The Prince of Wales is often the center of attention for his lack of a 'job' but, despite his personal failures, I do applaud him for championing many causes I think were worthy, outside of the usual starving and diseased peoples around the world. When the British farmer was in need, their Prince came to the rescue. When urban designers wanted to fill beloved London with so many modern Towers of Babel, Charles protested; and, when something as English as fox hunting came under fire, the environmentalist Prince lended his voice to the country minority. However, for me, and remember these views are only my own, few royal figures set such an example as when King Baudoin of Belgium was 'deposed for a day' because he refused to sign into law a bill that went against his moral beliefs (it was an abortion bill). It was an action quite unheard of, but demonstrated the depth of his personal convictions that he would do whatever was necessary to avoid putting his signature to something that he believed to be morally wrong.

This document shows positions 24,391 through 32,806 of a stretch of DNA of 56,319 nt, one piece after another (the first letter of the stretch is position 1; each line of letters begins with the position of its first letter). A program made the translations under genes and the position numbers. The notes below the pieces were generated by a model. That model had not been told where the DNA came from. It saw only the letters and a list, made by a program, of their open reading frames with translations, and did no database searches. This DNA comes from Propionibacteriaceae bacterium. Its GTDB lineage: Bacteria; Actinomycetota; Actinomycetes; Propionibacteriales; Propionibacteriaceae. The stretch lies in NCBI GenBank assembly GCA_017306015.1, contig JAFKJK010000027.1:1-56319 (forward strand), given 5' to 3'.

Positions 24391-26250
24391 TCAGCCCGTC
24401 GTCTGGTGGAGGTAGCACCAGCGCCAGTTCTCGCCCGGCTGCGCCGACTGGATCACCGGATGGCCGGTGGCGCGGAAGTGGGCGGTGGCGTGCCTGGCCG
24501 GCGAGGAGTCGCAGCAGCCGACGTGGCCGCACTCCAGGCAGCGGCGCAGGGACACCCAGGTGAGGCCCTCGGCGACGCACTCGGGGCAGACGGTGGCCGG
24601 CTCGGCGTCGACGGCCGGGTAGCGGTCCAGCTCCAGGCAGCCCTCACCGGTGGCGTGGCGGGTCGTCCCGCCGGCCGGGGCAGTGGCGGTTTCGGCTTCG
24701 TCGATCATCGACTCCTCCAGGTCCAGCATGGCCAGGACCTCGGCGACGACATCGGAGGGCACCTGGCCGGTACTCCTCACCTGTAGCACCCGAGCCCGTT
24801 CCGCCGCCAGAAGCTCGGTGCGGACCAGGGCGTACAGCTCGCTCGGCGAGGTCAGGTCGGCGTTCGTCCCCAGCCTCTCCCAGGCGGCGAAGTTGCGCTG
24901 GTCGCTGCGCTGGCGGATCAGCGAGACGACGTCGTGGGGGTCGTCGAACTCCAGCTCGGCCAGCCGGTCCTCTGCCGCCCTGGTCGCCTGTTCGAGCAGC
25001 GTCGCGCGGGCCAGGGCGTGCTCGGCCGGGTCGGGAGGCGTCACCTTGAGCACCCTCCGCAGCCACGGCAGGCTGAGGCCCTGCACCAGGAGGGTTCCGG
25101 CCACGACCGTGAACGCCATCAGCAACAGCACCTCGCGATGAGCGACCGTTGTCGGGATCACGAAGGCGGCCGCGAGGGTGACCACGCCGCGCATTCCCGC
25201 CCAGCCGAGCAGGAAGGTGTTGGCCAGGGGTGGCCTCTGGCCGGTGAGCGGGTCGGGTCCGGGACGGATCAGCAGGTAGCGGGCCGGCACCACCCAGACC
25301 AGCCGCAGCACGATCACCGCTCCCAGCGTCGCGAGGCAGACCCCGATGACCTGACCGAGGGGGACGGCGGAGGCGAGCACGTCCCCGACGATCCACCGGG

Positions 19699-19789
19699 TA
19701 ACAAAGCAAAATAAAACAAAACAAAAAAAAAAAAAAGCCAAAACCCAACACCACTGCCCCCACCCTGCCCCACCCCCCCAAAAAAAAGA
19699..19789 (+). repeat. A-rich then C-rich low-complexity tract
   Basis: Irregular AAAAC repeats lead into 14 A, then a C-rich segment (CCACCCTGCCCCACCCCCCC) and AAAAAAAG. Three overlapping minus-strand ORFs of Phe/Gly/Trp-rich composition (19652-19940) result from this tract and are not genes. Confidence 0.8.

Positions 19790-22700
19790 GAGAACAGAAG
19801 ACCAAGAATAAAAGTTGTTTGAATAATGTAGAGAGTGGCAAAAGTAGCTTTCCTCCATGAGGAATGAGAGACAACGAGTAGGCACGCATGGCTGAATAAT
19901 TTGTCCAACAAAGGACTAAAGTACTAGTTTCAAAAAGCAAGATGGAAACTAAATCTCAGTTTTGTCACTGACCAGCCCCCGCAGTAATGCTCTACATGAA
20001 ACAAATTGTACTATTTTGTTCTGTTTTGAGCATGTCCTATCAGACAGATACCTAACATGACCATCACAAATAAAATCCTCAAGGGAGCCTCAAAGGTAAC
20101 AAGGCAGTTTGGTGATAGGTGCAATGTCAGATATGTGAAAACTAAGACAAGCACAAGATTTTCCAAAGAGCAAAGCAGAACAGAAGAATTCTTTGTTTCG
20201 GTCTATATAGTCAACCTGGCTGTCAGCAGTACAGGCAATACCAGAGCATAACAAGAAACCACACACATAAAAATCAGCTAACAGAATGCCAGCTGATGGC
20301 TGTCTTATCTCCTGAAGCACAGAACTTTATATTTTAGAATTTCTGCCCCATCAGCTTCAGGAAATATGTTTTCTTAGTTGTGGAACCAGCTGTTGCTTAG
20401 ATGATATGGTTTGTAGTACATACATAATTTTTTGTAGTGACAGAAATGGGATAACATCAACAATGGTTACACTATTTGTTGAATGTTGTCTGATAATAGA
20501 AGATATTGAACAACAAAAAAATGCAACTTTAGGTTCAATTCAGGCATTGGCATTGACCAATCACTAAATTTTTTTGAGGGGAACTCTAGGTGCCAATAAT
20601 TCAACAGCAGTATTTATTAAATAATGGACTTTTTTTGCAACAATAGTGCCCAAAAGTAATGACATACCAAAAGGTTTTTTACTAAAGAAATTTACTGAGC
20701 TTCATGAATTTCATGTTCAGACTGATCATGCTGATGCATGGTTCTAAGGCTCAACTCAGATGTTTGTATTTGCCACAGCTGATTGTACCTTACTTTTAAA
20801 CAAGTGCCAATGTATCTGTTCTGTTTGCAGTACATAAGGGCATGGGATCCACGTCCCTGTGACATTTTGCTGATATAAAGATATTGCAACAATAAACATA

What would the United States be like with a royal figure, in the national spotlight as a part of the government, who could demonstrate to the public leadership rather than simple political maneuverings and endless debates decided ahead of time by polls and percentage figures? How would our dear politicians, bureaucrats and congressmen respond to having a monarch looking over their shoulder, competing with them for public esteem and working with enough charities to perhaps make even the apathetic American public aware of just how many millions congress drains from the average taxpayer? Perhaps when we can level the playing field and the continued rule of our own 'absolute republic' we can move closer to that dreamed of idyllic society. But of course, any such talk critical of republican government in this country especially will quickly earn you the title of 'Mayor of Crazytown'. But, what do I care? I am, after all, The Mad Monarchist.